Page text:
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Christian writer shares experiences with nature and God

May 2, 2018
BY CAROL SONES SHETLER , The Luminary

MONTOURSVILLE - In Towanda, a man was teaching his granddaughter how to fly a kite. Along the hilltop, the eight-year-old's natural blonde curls bounced as the two scampered back and forth. Until that time, the little girl's parents, Ginny and Ray Merritt of Clyde, NY, were self-described hippies, who professed simple living and were out of step with their counterparts.

Ginny, now an author of books containing Christian values geared to pre-teens, told of her life during a meeting of the Christian Women's Club of Williamsport. The group gathers monthly at the Community Baptist Church on Route 87, north of Montoursville.

"On a Christmas when in the third grade, I learned the true meaning of the holiday. Then I went off to college, met my husband and stopped being churched," Merritt said.

Article Photos

CAROL SHETLER/The Luminary
Models at a spring fashion show include (front to back): Carol McName, Eleanor Breasette, Joy Barto, Carol McMurray, Betty Schroyer, Julie Griffith, Laurie Galante, Maggie Ensey, Chichi Whaley and Lois Velkoff. The event occurred during a meeting of the Christian Women's Club of Williamsport on April 26. Fashions were supplied by the Dress Barn at Lycoming Mall.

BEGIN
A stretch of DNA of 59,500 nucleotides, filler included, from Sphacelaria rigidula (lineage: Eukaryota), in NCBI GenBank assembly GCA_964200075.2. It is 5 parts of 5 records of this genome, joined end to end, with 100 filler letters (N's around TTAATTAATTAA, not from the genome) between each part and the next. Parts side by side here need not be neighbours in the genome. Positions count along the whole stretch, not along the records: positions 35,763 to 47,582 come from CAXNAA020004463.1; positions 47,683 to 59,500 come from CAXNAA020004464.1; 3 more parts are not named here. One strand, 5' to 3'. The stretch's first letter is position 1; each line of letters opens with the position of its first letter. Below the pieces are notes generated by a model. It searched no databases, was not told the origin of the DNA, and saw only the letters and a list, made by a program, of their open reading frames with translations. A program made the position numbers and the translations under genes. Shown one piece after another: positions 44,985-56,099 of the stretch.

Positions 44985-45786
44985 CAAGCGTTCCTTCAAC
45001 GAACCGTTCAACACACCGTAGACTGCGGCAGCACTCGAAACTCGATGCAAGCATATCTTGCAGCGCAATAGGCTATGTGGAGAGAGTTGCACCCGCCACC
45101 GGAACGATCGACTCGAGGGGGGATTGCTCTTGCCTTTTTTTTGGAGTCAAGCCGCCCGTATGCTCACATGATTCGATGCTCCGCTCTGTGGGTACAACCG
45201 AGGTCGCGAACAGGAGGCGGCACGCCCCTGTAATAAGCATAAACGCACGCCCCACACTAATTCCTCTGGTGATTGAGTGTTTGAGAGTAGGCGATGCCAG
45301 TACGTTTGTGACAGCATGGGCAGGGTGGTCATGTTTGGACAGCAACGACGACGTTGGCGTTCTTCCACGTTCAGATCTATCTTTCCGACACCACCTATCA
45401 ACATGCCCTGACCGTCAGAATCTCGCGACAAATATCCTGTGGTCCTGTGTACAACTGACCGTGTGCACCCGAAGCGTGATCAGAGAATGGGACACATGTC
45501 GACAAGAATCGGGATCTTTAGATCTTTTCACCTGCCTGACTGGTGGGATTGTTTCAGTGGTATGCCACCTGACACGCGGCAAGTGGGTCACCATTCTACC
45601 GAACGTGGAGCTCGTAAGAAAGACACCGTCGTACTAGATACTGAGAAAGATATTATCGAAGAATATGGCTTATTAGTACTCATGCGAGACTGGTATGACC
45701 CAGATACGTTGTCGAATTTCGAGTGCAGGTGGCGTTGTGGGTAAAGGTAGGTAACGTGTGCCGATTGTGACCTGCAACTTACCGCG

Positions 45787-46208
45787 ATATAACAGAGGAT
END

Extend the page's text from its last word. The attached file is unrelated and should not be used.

The writer shared that she had cut ties with cultural values, became critical, unhappy and not nice to be around. Intsead of looking for a church, they spent their time with granola, goats and gardens.

"We liked our bare feet touching the warm soil and our backs to the sun," she said. The couple planned a bike trip across the county. "I made a patchwork skirt, and with my long natural curly hair, 'harem-scarem' was the nickname some gave me," Merritt said. When the first trip failed, a second via vehicle wasn't successful either. "We never got out of the state," she said.

It was 18 years later when the aforesaid experience with a kite spoke to her heart. "Taking her cues from us, our daughter didn't like animals on leases or being caged or contained in any way. So, when mealtime came, instead of returning the kite to a dark closet, she wanted to let go of the string and set the kite free," said the mother.

The wise grandfather agreed that sounded like a good idea, but went on to cite the consequences of letting go. He said the kite would fly for a little while, but soon would be torn when entangled in the treetops. Kites were designed to fly with someone holding the string.

The writer likened the kite to our lives in that we reach our highest potential under God's control. "When we choose Him, our lives will have peace, joy, freedom, and people will like being around us. That June, on a hilltop in Towanda, we gave up our rebellion and found true peace," Merritt said.?

Since then, Merritt has used her English degree to author Christian fiction. "The Window in the Wall" is one of several stories based on Biblical accounts, this one on the city of Jericho. The writer imagined Tahlia was a niece of Rehab who hid spies on her rooftop under a pile of flax. Merritt knew that flax was used to make linen woven into cloth. So, she went to a heritage village in Cooperstown to see the process, even growing flax in her garden.?

Merritt enjoys writing and is grateful for the support of family and friends. She also enjoys traveling and speaking to groups such as the one in Montoursville, a part of Stonecroft Ministeries.?

 
 

 

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